Yes, Please Monitor My Volcanoes

The Shrill One:

But both sides, I thought, agreed that the government should provide public goods -- goods that are nonrival (they benefit everyone) and nonexcludable (there's no way to restrict the benefits to people who pay.) The classic examples are things like lighthouses and national defense, but there are many others. For example, knowing when a volcano is likely to erupt can save many lives; but there's no private incentive to spend money on monitoring, since even people who didn't contribute to maintaining the monitoring system can still benefit from the warning. So that's the sort of activity that should be undertaken by government.

So what did Bobby Jindal choose to ridicule in this response to Obama last night? Volcano monitoring, of course.

Never mind the more-than-obvious point that Americans actually live near active volcanoes, as both Jonathan and Palin's press flack point out.

Krugman describes a fairly classic Republican (and libertarian) bogeyman: a service performed by the government that's supposed to sound unnecessary or ridiculous. But conservatives like Jindal face two inconvenient truths: Republicans have proven terrible stewards of government, and the wisdom of privatization (social security?) has been significantly questioned. So Republicans a largely talking to themselves - they just may not realize it yet.

Here's a hint (courtesy of MyDD friend Sam Seder) about where the talking points may be coming from:

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Kenneth the Page Responds to Bobby Jindal

Awesome.

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Disaster Preparedness

I want to follow up on something that I mentioned last night and that Charles wrote about as well: The offensive attack Bobby Jindal and the Republican Party made on disaster preparedness during his response to Barack Obama's address to Congress.

I grew up in Portland, Oregon, about 50 miles from Mount Hood, an 11,249-foot volcano that has been active in the past few hundred years, and only about 75 miles from Mount St. Helens, the eruption of which led to dozens of fatalities not even 30 years ago. Most of my family still lives in Portland, and I am in the city on a fairly regular basis. In the event that Hood, St. Helens, or any other volcano in the region were to blow, I would most certainly want the federal government to have done all it could on the detection front so that my family had ample warning to get to safety. Do Bobby Jindal and the Republican Party begrudge me that?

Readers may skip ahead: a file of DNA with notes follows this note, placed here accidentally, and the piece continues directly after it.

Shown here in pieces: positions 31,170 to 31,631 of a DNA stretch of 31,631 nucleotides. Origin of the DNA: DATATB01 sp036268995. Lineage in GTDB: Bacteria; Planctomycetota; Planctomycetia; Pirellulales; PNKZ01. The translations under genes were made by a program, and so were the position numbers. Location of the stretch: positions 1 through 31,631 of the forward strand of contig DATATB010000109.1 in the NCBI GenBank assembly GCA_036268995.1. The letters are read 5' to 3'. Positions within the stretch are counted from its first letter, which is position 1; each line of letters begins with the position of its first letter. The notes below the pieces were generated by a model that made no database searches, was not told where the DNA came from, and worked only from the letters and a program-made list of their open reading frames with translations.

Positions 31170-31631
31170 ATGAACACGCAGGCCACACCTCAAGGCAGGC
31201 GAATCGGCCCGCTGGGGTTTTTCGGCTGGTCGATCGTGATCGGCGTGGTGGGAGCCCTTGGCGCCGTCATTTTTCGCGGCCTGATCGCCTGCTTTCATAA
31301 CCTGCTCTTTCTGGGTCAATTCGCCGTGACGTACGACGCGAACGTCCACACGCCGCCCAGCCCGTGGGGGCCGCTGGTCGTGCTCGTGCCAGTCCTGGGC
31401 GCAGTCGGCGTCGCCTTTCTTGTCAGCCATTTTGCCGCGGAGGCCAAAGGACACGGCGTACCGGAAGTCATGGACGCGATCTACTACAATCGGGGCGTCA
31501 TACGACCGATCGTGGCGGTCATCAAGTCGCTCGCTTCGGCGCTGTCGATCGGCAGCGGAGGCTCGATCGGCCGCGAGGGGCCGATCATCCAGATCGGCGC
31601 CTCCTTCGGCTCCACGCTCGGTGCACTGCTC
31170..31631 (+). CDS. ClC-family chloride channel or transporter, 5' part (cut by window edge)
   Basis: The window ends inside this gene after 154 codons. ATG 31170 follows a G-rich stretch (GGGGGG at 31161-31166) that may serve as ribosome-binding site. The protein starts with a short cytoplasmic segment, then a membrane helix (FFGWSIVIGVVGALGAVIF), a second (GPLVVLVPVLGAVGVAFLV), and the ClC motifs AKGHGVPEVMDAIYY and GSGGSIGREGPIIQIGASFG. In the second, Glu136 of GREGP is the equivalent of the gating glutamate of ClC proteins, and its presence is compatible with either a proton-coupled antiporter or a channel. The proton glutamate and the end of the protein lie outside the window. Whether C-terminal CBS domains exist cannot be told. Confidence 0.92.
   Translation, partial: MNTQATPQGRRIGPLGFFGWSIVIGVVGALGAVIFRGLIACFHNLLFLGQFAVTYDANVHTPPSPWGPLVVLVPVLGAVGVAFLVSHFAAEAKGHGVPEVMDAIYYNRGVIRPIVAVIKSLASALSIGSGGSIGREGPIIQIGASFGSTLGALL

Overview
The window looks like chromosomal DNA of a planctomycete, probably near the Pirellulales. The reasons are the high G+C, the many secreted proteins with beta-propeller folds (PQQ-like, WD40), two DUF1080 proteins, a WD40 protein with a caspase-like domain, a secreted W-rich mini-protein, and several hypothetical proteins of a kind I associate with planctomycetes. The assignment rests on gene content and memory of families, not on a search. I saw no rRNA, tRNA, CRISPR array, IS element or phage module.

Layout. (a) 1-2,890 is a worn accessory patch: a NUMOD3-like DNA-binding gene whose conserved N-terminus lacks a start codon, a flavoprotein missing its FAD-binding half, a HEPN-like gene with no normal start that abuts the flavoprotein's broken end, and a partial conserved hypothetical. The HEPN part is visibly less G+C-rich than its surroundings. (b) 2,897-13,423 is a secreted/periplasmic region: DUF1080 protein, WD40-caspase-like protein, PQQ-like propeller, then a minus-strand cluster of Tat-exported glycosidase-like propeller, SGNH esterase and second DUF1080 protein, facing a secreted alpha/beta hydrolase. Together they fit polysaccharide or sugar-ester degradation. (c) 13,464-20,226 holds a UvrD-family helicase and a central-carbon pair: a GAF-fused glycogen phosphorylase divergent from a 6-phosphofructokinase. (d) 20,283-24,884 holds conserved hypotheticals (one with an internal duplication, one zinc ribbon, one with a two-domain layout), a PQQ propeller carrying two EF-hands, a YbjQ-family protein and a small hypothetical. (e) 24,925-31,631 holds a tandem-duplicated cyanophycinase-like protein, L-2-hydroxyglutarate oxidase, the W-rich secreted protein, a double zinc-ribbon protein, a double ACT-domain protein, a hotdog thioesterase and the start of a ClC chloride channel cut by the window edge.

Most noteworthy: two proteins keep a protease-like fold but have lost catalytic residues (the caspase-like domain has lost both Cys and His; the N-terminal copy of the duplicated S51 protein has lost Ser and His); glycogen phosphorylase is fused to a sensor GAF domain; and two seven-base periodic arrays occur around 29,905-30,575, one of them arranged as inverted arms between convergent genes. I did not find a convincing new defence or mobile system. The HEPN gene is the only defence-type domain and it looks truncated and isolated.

At present, I live in Berkeley, California, which is nearly constantly experiencing earthquakes. It has been just two decades since an earthquake killed 69 people in the region, and just a century since another earthquake killed more than 3,000 people. By the logic presented by Bobby Jindal last night in the official Republican response to President Obama's address, should I and the millions living in the Bay Area not have the latest detection technology to ensure our safety?

And it goes beyond volcano or earthquake detection. Should the people in the Plains states not be protected by the latest in meteorological technology to alert them in the case of a twister or a dust storm? Should the people in the Rockies not be enabled to detect avalanches? Should the people in the Gulf Coast -- including the residents of Bobby Jindal's own state of Louisiana -- not have the resources to track major hurricanes?

Disaster detection is no joke, and Bobby Jindal and the Republican Party ought to know better than to play politics with people's lives.

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Bobby Jindal - Science Fail

Crossposted from Left Toon Lane, Bilerico Project& My Left Wing


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On Bobby Jindal

I'll have more to say on Bobby Jindal, both later tonight on MyDD Blog Talk Radio at Midnight Eastern/9:00 PM Pacific and tomorrow in a post I have cooking in my mind, but for now here's conservative David Brooks on PBS' "News Hour":

JIM LEHRER: Now that, of course, was Gov. Bobby Jindal, the governor of Louisiana, making the Republican response. David, how well do you think he did?

DAVID BROOKS: Uh, not so well. You know, I think Bobby Jindal is a very promising politician, and I oppose the stimulus because I thought it was poorly drafted. But to come up at this moment in history with a stale "government is the problem,""we can't trust the federal government" - it's just a disaster for the Republican Party. The country is in a panic right now. They may not like the way the Democrats have passed the stimulus bill, but that idea that we're just gonna - that government is going to have no role, the federal government has no role in this, that - In a moment when only the federal government is actually big enough to do stuff, to just ignore all that and just say "government is the problem, corruption, earmarks, wasteful spending," it's just a form of nihilism. It's just not where the country is, it's not where the future of the country is. There's an intra-Republican debate. Some people say the Republican Party lost its way because they got too moderate. Some people say they got too weird or too conservative. He thinks they got too moderate, and so he's making that case. I think it's insane, and I just think it's a disaster for the party. I just think it's unfortunate right now.

Update [2009-2-24 23:25:42 by Jonathan Singer]: Per Think Progress, even Fox News didn't like Jindal. Ouch.

And I'm apparently not the only one by far that thought Jindal sounded a bit like Kenneth from NBC's "30 Rock".


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